Why are Muslims so violent, then, if we're looking at high resolution phenomena (as opposed to metacognition)? Being on the receiving end of imperialism? Democracies being replaced by dictatorships? Sanctions? Drone strikes? Interesting leads, sure, but the real answer is...the easy access Muslims have to high-tech weapons. No, not really.

Because it turns out that Christians have been behind considerably more violence than Muslims by any reasonable measure. So while imperialism no doubt plays a significant role in inspiring violence by self-identified Muslims (with relatively low-tech weapons), the claim (or more often, the assumption) that Islam causes exceptional levels of violence is wrong not only because religions don't cause violence (they don't, as far as anyone knows) but because Islam is not even correlated with higher rates of violence to begin with.

Given that Christianity correlates more strongly with violence than Islam does, maybe Dawkins would be interested in telling us why. While some theory of texts, doctrines, individual beliefs/psychology might appeal to someone trying to demonstrate the unique evils of Islam, does it sound as interesting when applied to "Christianity" or atheism? I suspect nominal religion would be about as useful in explaining the actions of Anders Breivik as his genetic whiteness would be. You can get the equivalent of phenotypic correlations (Muslims may be more likely to use machetes whereas Christians and Jews tend to use tanks and F-16s) but you're unlikely to find much that's useful outside direct lines of influence.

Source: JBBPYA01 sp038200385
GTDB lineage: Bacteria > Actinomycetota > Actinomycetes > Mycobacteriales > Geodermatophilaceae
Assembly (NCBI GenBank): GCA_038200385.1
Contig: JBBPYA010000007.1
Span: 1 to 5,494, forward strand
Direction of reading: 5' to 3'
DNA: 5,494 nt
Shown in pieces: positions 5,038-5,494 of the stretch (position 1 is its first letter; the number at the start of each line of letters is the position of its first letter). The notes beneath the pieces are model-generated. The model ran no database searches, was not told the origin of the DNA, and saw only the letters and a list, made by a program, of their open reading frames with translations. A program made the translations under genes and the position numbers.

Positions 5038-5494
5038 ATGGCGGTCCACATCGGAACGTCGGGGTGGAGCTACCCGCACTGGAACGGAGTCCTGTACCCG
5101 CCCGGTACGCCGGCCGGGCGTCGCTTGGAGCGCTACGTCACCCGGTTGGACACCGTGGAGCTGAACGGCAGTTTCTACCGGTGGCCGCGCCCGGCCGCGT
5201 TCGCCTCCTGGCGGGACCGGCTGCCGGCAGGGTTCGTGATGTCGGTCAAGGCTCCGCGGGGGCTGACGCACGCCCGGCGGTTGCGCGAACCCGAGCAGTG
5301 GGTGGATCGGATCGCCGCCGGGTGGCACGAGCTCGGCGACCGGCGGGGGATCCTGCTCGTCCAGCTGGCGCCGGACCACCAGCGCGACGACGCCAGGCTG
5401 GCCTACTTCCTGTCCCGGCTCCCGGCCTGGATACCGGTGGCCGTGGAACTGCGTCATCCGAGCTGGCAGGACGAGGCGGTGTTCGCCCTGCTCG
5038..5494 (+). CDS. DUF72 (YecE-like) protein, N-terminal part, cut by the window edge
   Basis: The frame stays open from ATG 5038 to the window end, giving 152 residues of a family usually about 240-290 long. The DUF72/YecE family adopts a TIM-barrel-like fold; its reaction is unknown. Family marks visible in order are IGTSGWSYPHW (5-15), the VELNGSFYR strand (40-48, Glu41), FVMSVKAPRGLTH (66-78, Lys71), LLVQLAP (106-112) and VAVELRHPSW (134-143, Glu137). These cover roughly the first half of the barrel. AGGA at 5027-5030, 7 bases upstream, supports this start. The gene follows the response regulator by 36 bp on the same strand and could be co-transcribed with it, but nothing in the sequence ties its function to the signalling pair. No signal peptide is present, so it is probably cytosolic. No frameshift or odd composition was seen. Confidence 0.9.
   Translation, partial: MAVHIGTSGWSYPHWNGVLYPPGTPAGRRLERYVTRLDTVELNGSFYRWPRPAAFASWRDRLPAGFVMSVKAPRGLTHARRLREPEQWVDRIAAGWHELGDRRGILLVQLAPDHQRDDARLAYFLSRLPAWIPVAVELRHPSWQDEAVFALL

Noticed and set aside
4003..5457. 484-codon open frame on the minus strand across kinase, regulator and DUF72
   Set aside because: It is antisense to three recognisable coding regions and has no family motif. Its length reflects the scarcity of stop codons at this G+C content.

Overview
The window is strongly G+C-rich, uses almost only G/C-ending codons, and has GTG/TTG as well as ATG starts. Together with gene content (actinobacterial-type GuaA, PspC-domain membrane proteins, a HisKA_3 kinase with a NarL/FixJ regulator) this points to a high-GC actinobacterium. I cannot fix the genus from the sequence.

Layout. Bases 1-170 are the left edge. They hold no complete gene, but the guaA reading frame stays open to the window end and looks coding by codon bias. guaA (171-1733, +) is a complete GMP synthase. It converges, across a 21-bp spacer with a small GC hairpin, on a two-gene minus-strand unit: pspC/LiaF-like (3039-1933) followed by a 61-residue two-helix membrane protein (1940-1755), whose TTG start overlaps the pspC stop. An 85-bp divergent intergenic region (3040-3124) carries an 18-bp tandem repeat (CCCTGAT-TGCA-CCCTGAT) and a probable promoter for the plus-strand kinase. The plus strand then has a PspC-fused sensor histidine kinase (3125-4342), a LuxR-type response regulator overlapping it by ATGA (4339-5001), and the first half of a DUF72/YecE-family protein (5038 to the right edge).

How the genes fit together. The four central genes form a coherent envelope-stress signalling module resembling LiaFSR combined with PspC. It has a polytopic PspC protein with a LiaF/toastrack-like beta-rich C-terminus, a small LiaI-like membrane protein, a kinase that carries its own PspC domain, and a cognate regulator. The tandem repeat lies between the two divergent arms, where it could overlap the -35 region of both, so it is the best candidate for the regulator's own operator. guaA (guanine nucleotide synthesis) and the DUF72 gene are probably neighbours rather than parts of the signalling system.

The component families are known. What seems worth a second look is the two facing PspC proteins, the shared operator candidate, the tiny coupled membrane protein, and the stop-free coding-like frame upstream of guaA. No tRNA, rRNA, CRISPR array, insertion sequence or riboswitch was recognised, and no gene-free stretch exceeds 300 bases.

Anyway, instead of following what's measurable, and Occam's razor, Dawkins places the causal mechanism out of sight, hopelessly riddled by equivocity, in a murky intentionality called Islam. Did I just describe the way religion works? Yes, I did.

OK, just a little more Dawkins:
Of COURSE most Muslims are peaceful. But if someone's killed for what they drew or said or wrote, you KNOW the religion of the killers. (Dawkins)
Using the same formula while changing the names, we get:
OF COURSE most white guys are peaceful, but if a government building in the U.S. gets blown up, you KNOW the skin color of the killers.
OF COURSE most Americans are peaceful. But if a wedding gets blown up in the 'Stans, you KNOW the nationality of the killers. 
OF COURSE most Jews are peaceful, but if a whole neighborhood gets demolished by high-tech weapons in the Levant, you KNOW the religion of the killers. 
OF COURSE most right-wing European Christians are peaceful. But if a bunch of kids are massacred at a campground, you KNOW the political leanings of the killer.

Bury the causation lede, present a no-duh correlation. Like I've said, Dawkins isn't just an asshole. Also bad at logic, at least when it suits him.


davidly said...

Thanks, this is very well done.

I'd respond to the last tweet you cite with your responses.

Devin Lenda said...

Much appreciated, davidly.